Category Archives: Skill Development

Are You Making Things Harder for Your Coach?

USA CoachIn a recent article in the Hartford Courant, UCONN’s Hall of Fame coach Geno Auriemma says coaching is harder now than ever before.

Why would he say that?

“Most of it is the players who are coming out of high school now, they’re not as well prepared to play college basketball.

What you’re dealing with is a certain level of expectation that they have vs. the reality of what they can and cannot do.

Kids get in there and the minute they struggle, which they are supposed to do, they want to find somebody who is at fault for it.

Coaches are dealing with the expectations these kids have but it takes a while to reach those expectations. Unfortunately, we live in a society now where everything has to happen quickly or it’s somebody’s fault.”

As a player are you realistic about what you can and cannot do? Do you expect to be great without taking the time to put in the necessary work? How do you (or your parents) react when your development doesn’t happen overnight? Is your approach and mindset making things easier or harder on your coach?

Position Requirements for Point Guards

Point GuardsAt the Nike Basketball Skills Academy players are taught that In order to effectively play the point guard position they should be able to do the following:

  • Bring the ball up the floor against full court pressure
  • Change speed and direction to create separation
  • Use a ball screen and shoot a floater or a pull up jumper
  • Play a two man game off of the post
  • Be an effective 3 point shooter
  • Have twp separation moves off the dribble and out of triple threat
  • Shoot the floater as well as a second finishing move
  • Defensively pressure a ball handler the length of the court
  • Pass with either hand
  • Effectively hit players in transition when they are open
  • Make shots off a pin down (down screen)
  • Make open shots – shoot 70% in practice so you can shoot 45-50% in games
  • Have an assist to turnover ratio of 2:1
  • Recognize the hot hand and get him the ball where he can score

Position Requirements for Post Players

Post Play RequirementsAt the Nike Basketball Skills Academy players are taught that In order to effectively play in the post they should be able to do the following:

  1. Sprint the floor
  2. Shoot a trail jumper consistently
  3. Have a low, mid, and high post game with separation moves and counters
  4. Own the mid line by consistently posting deep
  5. Pick and roll; pick and pop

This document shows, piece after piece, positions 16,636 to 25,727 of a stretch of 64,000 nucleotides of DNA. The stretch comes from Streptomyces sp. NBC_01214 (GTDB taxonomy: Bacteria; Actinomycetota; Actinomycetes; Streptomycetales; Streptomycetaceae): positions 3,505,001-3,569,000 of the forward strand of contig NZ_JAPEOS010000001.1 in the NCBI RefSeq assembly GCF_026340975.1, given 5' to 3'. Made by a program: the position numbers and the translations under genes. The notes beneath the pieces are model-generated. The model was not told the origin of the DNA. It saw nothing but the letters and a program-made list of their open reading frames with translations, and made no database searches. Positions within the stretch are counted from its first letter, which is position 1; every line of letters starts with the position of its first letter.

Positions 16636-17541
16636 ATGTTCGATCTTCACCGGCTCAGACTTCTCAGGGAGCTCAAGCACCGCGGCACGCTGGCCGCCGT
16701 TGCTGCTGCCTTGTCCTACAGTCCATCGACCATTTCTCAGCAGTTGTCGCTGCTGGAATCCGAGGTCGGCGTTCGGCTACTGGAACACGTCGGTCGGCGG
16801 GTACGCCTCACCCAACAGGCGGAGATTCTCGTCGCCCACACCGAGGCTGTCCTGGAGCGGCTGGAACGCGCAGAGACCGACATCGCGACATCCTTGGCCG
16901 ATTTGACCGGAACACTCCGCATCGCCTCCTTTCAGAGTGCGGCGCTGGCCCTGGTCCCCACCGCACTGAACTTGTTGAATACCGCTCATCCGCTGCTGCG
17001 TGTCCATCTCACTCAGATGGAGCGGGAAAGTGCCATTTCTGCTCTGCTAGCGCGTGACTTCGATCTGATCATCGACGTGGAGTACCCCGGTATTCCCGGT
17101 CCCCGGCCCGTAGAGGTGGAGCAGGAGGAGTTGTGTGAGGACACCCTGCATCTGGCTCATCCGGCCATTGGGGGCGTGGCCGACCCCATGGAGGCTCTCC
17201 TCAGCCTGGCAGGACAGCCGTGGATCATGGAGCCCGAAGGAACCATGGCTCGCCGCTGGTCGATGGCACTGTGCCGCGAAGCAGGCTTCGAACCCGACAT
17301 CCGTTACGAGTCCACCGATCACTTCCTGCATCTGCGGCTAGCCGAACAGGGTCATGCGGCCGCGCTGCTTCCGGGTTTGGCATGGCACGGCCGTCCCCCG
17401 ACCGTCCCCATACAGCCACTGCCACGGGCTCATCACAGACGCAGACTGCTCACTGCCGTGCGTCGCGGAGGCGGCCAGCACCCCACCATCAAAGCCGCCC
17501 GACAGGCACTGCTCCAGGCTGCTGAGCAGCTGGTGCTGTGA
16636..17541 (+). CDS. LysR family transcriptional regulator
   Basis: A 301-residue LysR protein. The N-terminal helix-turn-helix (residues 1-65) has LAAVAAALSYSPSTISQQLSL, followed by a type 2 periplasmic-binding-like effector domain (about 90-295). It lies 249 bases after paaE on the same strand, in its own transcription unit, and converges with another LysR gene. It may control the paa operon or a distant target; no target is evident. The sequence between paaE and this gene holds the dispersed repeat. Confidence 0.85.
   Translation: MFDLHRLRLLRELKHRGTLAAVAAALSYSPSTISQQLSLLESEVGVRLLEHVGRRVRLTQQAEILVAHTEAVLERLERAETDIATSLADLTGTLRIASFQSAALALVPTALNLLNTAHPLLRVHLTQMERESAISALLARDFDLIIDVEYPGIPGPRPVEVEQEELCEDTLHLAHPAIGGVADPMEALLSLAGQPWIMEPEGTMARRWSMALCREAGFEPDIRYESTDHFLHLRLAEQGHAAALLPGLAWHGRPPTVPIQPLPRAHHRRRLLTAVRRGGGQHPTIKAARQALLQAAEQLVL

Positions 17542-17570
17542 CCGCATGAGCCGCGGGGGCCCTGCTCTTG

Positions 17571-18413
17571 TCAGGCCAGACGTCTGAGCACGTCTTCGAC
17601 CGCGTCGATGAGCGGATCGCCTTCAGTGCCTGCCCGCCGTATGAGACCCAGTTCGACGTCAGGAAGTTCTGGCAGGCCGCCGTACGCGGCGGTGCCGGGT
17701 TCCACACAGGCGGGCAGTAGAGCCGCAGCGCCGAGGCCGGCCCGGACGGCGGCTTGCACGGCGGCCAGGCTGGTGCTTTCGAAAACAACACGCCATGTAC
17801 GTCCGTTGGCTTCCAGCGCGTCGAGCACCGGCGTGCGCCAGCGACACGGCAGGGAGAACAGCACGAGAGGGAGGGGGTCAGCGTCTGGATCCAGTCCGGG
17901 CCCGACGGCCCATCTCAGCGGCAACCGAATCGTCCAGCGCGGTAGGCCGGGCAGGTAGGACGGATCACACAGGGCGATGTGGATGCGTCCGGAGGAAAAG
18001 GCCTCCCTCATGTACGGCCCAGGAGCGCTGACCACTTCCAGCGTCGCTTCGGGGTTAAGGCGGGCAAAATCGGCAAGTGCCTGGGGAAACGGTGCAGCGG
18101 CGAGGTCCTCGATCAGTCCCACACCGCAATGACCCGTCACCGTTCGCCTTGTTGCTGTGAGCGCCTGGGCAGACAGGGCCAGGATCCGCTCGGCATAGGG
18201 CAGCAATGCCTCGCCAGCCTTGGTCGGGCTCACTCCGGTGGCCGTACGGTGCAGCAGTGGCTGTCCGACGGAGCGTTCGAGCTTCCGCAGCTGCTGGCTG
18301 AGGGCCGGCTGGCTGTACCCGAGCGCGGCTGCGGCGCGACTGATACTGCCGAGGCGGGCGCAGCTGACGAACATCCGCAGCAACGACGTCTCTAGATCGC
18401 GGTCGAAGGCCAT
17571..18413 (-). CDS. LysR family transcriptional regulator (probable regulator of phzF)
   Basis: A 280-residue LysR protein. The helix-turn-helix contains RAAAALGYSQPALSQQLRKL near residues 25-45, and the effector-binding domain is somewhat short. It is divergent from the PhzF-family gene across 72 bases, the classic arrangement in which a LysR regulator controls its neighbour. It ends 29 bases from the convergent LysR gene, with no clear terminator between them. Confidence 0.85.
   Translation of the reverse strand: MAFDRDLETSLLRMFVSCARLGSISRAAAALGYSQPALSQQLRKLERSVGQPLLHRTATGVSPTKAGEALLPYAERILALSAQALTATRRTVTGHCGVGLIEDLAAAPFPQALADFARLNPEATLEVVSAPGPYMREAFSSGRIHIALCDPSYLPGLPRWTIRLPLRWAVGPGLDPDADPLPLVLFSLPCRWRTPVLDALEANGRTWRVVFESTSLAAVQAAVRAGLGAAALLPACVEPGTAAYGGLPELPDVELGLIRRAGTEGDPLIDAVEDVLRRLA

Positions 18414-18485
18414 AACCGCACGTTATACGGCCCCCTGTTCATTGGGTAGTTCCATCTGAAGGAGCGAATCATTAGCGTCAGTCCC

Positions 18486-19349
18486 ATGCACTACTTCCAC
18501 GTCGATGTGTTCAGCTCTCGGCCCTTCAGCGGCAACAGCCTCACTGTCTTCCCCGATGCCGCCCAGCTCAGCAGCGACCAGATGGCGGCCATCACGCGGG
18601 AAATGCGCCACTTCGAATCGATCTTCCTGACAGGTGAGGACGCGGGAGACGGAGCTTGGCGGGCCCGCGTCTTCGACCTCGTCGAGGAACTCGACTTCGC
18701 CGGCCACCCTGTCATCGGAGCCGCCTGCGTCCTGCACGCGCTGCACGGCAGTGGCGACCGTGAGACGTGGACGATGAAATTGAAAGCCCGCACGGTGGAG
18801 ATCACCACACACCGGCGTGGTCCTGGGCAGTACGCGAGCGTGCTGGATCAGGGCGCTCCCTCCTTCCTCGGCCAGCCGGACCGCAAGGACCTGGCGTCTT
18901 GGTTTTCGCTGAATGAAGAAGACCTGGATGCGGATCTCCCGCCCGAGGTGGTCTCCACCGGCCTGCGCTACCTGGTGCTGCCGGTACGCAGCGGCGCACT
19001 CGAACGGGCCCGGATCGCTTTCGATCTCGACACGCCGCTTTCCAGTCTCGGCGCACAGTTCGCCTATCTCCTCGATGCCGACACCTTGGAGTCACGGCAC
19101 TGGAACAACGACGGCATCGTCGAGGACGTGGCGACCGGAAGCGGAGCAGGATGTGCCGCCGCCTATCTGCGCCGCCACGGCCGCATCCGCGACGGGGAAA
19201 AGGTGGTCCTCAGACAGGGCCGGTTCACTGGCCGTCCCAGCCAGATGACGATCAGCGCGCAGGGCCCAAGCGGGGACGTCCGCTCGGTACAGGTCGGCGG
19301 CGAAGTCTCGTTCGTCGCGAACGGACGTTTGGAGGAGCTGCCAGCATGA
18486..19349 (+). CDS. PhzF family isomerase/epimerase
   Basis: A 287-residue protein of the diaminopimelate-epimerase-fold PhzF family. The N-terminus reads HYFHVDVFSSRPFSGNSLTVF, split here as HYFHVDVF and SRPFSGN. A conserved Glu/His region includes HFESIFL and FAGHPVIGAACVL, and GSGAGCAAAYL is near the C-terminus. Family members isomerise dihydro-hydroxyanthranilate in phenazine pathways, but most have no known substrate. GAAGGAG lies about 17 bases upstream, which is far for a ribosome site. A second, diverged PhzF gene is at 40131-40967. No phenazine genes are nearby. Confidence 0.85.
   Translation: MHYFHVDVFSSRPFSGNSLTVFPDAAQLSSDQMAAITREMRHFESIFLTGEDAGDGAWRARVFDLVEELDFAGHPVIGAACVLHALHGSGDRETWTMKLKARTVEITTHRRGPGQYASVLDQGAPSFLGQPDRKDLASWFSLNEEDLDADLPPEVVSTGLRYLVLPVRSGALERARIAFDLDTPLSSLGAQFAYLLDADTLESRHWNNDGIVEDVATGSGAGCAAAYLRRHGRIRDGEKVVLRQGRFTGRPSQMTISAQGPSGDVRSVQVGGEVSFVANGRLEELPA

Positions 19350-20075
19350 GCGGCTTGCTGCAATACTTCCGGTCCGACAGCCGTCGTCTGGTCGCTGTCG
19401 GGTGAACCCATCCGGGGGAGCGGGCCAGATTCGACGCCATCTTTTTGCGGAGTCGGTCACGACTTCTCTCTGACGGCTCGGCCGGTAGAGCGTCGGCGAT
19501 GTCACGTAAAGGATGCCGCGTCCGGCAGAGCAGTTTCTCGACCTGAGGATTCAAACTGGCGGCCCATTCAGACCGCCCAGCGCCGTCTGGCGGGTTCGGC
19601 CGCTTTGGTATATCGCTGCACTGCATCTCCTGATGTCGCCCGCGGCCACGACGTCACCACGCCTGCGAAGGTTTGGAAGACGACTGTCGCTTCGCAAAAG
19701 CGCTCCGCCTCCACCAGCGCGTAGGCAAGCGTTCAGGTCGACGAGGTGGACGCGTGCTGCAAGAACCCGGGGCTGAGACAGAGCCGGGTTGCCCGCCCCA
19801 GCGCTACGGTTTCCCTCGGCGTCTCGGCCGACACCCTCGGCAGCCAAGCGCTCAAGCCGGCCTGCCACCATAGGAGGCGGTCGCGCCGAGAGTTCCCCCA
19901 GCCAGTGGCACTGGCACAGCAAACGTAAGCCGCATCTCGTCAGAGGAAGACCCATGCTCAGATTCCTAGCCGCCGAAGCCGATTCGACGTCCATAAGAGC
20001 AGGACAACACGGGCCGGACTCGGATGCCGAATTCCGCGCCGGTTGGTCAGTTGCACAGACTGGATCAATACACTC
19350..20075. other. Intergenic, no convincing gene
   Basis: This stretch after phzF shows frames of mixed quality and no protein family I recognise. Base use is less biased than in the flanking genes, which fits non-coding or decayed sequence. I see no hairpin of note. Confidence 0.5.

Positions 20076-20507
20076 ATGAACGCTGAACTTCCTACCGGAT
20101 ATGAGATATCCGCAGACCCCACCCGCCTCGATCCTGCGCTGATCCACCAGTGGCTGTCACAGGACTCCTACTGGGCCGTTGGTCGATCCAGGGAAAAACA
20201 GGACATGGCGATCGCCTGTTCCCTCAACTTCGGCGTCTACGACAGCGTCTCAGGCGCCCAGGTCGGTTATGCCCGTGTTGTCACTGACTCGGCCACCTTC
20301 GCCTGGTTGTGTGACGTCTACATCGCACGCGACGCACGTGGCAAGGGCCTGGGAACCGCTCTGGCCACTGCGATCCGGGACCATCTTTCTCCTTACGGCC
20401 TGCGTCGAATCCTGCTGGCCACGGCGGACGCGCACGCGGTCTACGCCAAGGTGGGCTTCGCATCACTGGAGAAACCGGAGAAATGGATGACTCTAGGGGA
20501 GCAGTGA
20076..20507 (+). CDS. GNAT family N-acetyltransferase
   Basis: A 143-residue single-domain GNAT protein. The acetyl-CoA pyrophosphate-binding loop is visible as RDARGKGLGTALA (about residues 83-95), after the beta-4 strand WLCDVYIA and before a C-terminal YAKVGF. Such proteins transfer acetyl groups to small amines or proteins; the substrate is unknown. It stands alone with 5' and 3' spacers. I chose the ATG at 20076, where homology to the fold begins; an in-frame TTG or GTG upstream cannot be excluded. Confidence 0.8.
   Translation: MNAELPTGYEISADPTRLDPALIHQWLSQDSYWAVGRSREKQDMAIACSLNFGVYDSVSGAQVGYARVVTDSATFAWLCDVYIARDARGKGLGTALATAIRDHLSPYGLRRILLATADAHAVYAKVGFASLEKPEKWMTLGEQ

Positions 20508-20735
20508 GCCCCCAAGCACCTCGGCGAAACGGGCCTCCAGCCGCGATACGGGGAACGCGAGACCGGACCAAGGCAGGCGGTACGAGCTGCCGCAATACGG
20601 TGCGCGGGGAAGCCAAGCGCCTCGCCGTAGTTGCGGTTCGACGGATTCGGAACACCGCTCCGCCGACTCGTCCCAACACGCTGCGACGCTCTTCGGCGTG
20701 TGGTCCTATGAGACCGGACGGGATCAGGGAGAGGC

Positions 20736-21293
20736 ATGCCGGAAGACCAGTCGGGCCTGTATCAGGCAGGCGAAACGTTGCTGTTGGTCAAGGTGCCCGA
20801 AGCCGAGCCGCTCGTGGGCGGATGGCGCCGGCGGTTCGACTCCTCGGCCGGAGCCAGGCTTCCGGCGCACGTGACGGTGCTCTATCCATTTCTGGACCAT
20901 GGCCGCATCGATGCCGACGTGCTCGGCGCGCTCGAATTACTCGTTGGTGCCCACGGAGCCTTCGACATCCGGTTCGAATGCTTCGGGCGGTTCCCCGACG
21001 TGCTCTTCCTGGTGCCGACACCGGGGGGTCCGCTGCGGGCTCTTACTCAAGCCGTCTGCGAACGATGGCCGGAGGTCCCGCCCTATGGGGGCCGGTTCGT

6. Be able to contest all post ups and face ups on defense
  7. Be mentally tough
  8. Be in great shape to play end line to end line
  9. Must be a great rebounder
  10. Be able to run rim to rim in four seconds
  11. Be able to defend the low, mid, and high post areas

Positon Requirements for Wing Players

Wing PlayersAt the Nike Skills Academy players are taught that In order to effectively play the wing they should be able to do the following:

  1. Create their own shot in two dribbles
  2. Get separation off the catch with right and left foot in triple threat
  3. Master the pin down (down screen)
  4. Shoot the 3 effectively – shoot 60-70% in practice so you can shoot 35-45% in games
  5. Play the pick and roll game consistently
  6. Cut and split off the post
  7. Sprint the floor and shoot in transistion
  8. Contain dribble penetration
  9. Be mentally tough. Commit to what you are supposed to do
  10. Be in great shape
  11. Have to have a floater – a layup over taller defenders in the lane
  12. Make open shots. Shoot 70% in practice from 15-19 feet so you can shoot 45-50% in a game

Fred Litzenberger – a Coach’s Coach

Lessons LearnedLast week I had the opportunity to talk to one of the best basketball minds I’ve ever met – Fred Litzenberger, who is currently helping Luke Jackson put the Northwest Christian University men’s team on the map.

Coach “Litz” has been teaching and coaching basketball for over 40 years and has coached at Northern Colorado, Hamline University, Northwestern State, Eastern Washington, Fresno State, Colorado State, the University of Miami, Oregon (both men and women) and Vanguard University.

He has also worked with the United States Basketball Academy and the Chinese Junior National team. His teams have been in 18 NCAA Tournaments and have lead the country in scoring defense four times.

Several years ago he produced some defensive instructional tapes that were nothing short of awesome. Unfortunately, those tapes aren’t being sold anymore and so even a bootleg copy is considered by many to be coaching “gold,”